Jason Gesing steps away from eXp board
The former eXp CEO is resigning from the company’s board and reported selling 60,000 shares of company stock last week.
Jason Gesing, who has held multiple roles at eXp since joining the company in 2010, will no longer be a member of the eXp World Holdings board of directors. He also made a significant stock sale on Dec. 14.
Will Gesing stay at eXp? According to a recent SEC filing, Gesing, who had previously been CEO of eXp Realty from October 2019 through the end of 2022, announced that he would be vacating his position on the company's board of directors in January. However, he will retain his role as eXp's Chief Industry Relations Officer, which he moved into earlier this year. The filing indicates that Gesing's departure from the board "is not the result of any disagreement with the Company on any matter relating to its operations, policies or practices."
How much stock was sold? On December 14, Gesing sold 60,000 of his shares in the company, financial research and news site GuruFocus reported. Shares of eXp were trading at an average of $16.54 that day, which means Gesing's sale could be valued at nearly $1 million. According to the site, Gesing is a "significant shareholder," having owned 10% of the company. The SEC filing related to the sale notes that Gesing still owns more than 2.2 million shares of eXp stock.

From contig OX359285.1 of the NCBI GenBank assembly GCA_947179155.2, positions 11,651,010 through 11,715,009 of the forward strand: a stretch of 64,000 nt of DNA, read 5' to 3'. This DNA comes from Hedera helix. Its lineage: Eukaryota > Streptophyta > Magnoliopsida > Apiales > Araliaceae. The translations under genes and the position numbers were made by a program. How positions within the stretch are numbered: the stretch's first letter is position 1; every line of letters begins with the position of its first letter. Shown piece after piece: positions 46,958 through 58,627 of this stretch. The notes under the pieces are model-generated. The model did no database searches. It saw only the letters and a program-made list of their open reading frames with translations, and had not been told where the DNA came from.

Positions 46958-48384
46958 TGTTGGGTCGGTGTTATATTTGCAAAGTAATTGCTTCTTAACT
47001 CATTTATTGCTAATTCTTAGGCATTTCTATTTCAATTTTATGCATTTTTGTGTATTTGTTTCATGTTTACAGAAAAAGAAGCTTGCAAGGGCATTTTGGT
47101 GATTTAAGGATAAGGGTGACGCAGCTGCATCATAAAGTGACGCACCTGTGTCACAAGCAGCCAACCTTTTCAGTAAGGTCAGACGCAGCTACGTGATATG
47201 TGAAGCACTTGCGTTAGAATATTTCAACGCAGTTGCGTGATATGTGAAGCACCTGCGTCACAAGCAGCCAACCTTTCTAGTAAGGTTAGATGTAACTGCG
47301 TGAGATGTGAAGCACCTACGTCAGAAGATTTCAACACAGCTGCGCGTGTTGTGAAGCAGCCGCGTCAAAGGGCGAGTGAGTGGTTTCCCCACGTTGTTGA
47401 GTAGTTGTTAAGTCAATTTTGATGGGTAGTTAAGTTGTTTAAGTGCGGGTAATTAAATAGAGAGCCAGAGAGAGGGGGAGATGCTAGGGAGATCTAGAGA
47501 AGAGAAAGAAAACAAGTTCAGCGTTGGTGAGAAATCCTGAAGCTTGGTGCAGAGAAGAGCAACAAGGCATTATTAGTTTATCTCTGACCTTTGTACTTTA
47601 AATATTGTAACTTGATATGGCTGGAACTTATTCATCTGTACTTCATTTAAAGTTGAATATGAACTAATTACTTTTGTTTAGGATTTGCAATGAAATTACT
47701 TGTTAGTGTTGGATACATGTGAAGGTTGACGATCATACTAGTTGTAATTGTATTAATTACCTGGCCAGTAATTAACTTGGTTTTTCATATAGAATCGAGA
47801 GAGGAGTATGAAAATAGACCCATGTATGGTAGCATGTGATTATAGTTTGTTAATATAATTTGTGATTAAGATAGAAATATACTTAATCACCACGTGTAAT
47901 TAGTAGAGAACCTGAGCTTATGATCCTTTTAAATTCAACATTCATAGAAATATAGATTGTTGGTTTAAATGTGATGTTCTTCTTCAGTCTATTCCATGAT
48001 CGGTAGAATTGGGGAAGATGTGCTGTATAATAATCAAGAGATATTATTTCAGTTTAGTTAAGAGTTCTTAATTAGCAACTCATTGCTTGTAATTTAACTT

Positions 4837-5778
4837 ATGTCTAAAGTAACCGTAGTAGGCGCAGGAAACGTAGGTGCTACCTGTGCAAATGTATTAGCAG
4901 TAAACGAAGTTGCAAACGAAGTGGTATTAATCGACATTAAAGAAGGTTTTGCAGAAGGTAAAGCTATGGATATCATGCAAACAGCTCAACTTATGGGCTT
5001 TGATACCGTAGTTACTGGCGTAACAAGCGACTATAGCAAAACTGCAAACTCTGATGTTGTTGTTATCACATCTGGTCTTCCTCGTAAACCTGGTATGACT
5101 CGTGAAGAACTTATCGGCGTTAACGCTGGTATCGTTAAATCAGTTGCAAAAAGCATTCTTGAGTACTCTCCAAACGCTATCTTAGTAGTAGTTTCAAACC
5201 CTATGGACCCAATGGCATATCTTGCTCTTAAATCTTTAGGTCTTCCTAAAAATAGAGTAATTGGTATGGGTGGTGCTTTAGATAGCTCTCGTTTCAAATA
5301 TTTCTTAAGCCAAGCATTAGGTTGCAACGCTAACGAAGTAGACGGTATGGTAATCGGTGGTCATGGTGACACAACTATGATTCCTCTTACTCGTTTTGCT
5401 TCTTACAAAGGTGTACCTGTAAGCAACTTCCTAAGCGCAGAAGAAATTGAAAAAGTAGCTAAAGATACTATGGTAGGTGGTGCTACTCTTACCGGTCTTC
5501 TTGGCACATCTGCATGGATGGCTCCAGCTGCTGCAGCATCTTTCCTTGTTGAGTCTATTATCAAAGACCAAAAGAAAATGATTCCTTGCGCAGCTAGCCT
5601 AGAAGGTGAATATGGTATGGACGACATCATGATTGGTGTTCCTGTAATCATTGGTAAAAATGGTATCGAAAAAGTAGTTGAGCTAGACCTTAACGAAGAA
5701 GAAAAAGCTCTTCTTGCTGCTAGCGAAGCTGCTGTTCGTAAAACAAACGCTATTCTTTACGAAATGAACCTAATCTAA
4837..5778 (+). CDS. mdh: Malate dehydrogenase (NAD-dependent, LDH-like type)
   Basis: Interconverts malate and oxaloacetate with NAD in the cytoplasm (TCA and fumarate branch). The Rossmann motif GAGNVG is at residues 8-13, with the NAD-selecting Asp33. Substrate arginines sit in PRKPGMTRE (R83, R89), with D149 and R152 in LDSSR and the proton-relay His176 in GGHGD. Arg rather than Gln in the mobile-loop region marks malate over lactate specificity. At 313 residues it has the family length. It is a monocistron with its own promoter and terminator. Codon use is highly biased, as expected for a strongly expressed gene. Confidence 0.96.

Why does it matter? Major stock transactions by insiders who have prominent roles in a company or a sizable ownership stake can be interpreted in many ways by investors and financial researchers, but are typically viewed as signals to watch.
Additionally, the transaction happened the day before the New York Times published a major investigation into eXp's company culture and claims of sexual assault. While Gesing is not named in the latest lawsuit against eXp — which was filed on the day of Gesing's most recent stock sale — he was in the company's highest leadership role during the period when some of the alleged sexual misconduct took place.
According to the New York Times story, reporter Debra Kamin spent six months interviewing at least 30 current and former eXp agents. During eXp's earnings call with investors last month, Sanford said he was aware of the Times' investigation, adding that the "bad actors" mentioned in the original lawsuit were no longer with the company.
An eXp spokesperson later confirmed to Real Estate News that those bad actors were Michael Bjorkman and David Golden, two of the defendants named in the suit and individuals at the core of the New York Times investigation.
When speaking about the forthcoming NYT story, Sanford said he had hoped eXp would "get a chance to address it before it gets published." According to the Times, Sanford declined to comment on the story due to his involvement as a defendant in the lawsuits.